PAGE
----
While there were no further bank failures this week, there was plenty of concern and speculation about who might be next. Those concerns teamed up with Wednesday's Fed announcement to push interest rates lower (yes, even though the Fed hiked rates). Meanwhile, two separate reports showed a decline in home prices.
Bank Failures Driving Markets
Since the failure of Silicon Valley Bank earlier this month, financial markets drastically shifted their trading patterns. Up until that point, the default reaction was for stocks and bonds to win and lose together depending on the implications for Fed policy.
Specifically, if economic data came out that made the market think the Fed would be friendlier, stocks and bonds would improve together (note: an improvement in bonds results in lower yields/rates). If something looked like it would make the Fed cranky, both lost together. It made for an interesting mirror image effect on charts.
In the chart above, you may notice that the mirror image pattern starts getting less obvious over the past few weeks. If we zoom into a more granular view, we can see that pattern has shifted to one that's more purely correlated--especially this week.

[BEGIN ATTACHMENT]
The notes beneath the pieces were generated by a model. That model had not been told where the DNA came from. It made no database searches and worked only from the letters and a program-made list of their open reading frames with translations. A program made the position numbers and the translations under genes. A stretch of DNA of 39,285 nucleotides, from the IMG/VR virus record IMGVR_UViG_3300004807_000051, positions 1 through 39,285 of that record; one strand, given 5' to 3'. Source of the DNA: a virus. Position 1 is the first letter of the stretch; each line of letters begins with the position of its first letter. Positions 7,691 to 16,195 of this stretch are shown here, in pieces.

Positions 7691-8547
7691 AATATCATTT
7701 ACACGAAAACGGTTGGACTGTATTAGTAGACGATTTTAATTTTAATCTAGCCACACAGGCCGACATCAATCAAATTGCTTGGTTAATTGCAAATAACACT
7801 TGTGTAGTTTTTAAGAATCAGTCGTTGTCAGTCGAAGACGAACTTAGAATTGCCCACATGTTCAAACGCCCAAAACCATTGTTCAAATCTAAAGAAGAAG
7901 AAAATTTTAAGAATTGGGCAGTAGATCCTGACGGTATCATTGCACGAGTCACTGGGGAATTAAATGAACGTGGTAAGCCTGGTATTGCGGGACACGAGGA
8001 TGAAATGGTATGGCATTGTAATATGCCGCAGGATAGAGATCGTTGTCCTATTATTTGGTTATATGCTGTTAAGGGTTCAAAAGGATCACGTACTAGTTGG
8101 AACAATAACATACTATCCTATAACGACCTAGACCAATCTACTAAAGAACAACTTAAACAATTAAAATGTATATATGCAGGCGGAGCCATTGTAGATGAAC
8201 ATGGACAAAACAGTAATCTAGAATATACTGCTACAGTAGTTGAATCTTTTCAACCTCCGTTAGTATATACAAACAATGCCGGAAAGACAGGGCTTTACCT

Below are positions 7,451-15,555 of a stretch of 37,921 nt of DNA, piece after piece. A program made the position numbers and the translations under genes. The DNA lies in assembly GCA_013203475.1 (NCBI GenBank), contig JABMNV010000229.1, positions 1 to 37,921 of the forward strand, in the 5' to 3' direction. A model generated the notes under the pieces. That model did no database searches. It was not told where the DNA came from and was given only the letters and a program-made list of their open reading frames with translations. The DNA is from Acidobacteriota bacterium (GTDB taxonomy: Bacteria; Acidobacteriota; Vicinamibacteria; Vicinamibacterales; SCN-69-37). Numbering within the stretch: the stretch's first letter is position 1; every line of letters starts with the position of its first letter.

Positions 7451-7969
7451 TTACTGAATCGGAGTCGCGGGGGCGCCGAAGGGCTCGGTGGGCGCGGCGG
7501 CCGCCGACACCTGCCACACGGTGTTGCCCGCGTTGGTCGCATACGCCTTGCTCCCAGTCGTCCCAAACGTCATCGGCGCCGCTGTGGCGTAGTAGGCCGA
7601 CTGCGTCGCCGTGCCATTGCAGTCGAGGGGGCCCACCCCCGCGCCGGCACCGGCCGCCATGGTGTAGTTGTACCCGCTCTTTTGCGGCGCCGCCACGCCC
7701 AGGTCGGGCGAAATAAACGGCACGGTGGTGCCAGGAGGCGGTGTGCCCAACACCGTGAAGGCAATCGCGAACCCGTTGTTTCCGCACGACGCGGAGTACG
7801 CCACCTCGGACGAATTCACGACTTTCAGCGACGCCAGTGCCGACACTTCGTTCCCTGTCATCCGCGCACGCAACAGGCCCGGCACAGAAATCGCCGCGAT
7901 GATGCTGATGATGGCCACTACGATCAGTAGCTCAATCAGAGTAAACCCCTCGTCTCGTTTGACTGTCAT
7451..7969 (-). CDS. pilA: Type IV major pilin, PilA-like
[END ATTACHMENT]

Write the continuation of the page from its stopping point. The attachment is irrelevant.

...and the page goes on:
What's up with this? The simple answer is that fears about the banking sector drive what's known as a "flight to safety." This involves the selling of riskier assets like stocks and the purchase of safer havens like bonds. These ebbs and flows have followed the various bank contagion headlines as well as the Fed's comments on that topic on Wednesday the 22nd.
Wednesday's Fed Announcement
The Fed was widely expected to hike rates by 0.25% in spite of the banking drama. As such, the hike itself had little-to-no impact on markets. Instead, traders focused on Fed Chair Powell's willingness to entertain additional risks posed by stress in the banking sector. He likened the uncertainty to a "free rate hike" in that it has the effect of tightening financial conditions without the Fed needing to hike rates again. Many market participants saw this as paving the way for the Fed to be less aggressive with rate hikes going forward.